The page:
Bolsa Chica State Beach facts for kids
Quick facts for kidsBolsa Chica State Beach
|Location||Orange County, California, USA|
|Nearest city||Huntington Beach, California|
|Area||169 acres (68 ha)|
|Governing body||California Department of Parks and Recreation|
This beach is used for surf fishing, especially in the tidal inlet channel at the southern end. Fish include perch, croaker, cabezon, California corbina, and shovelnose guitarfish. At new and full moons during the summer, grunion emerge from the ocean to spawn on the beach. Under state law, these fish may be caught by hand with a fishing permit.
The beach extends 3 miles (5 km) from Warner Avenue in Sunset Beach south to Seapoint Avenue, where the Huntington City Beach begins. The Bolsa Chica Ecological Reserve is located across the busy Pacific Coast Highway (PCH) from the beach and is a popular spot for birdwatching.
Lifeguards from the California State Parks Lifeguard Service patrol the beach year round and lifeguard towers are staffed during the summer.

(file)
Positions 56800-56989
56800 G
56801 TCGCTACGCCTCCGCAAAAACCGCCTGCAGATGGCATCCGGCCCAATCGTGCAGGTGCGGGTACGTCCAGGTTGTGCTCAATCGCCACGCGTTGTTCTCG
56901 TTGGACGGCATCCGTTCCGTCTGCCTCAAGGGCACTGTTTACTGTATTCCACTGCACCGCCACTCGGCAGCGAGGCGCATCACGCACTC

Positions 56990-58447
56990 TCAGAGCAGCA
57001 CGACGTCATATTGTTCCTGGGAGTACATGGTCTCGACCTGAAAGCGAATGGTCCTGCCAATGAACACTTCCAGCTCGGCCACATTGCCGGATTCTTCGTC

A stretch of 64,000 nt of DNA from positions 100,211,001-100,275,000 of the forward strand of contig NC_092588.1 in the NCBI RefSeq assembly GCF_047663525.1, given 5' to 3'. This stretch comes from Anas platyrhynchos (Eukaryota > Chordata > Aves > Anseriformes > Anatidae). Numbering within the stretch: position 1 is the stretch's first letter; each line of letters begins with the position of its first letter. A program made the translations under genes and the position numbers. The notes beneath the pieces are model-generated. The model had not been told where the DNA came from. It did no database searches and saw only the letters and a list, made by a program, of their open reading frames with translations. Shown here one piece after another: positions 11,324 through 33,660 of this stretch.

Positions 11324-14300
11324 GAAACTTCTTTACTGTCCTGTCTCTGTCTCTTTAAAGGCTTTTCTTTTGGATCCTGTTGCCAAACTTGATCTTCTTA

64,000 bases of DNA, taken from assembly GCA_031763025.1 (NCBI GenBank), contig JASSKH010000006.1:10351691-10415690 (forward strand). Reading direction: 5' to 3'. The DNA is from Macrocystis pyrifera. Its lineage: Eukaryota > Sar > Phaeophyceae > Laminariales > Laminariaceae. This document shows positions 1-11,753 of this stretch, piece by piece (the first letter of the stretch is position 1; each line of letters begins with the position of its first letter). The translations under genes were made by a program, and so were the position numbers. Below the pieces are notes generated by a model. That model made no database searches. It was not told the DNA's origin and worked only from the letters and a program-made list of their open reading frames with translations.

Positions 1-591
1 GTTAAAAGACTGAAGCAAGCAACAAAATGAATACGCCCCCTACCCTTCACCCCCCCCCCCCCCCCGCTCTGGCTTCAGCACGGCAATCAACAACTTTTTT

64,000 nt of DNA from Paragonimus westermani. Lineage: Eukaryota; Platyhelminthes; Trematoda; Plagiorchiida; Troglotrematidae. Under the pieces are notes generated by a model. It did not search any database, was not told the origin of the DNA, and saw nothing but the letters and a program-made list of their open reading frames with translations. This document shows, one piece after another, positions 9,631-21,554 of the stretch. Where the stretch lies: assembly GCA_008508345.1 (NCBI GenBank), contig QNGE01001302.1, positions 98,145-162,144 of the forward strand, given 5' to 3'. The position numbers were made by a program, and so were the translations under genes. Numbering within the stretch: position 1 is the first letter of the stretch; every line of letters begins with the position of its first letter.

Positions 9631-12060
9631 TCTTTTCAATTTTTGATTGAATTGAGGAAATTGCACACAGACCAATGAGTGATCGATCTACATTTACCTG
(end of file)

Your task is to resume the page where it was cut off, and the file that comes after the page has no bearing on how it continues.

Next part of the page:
Other recreational activities include surfing and camping. The Bolsa Chica bicycle path runs along the length of Bolsa Chica State Beach through Huntington City Beach. It is designed for leisurely cruises, and a speed limit of 5 mph (8 km/h) is enforced by lifeguards.
The area that is now Bolsa Chica State Beach was once called "Tin Can Beach" by locals. The 169-acre (68 ha) property was added to the state park system in 1960.
In 1967, a nuclear power and desalination plant was planned on Bolsa Island, a man-made island off the beach. It was supposed to produce more electricity than the Hoover Dam. However, the plans were abandoned by its chairman Jack K. Horton in 1968, as Southern California Edison was unable to raise sufficient capital, despite rate hikes and the sale of common stocks.
Bolsa Chica State Beach Facts for Kids. Kiddle Encyclopedia.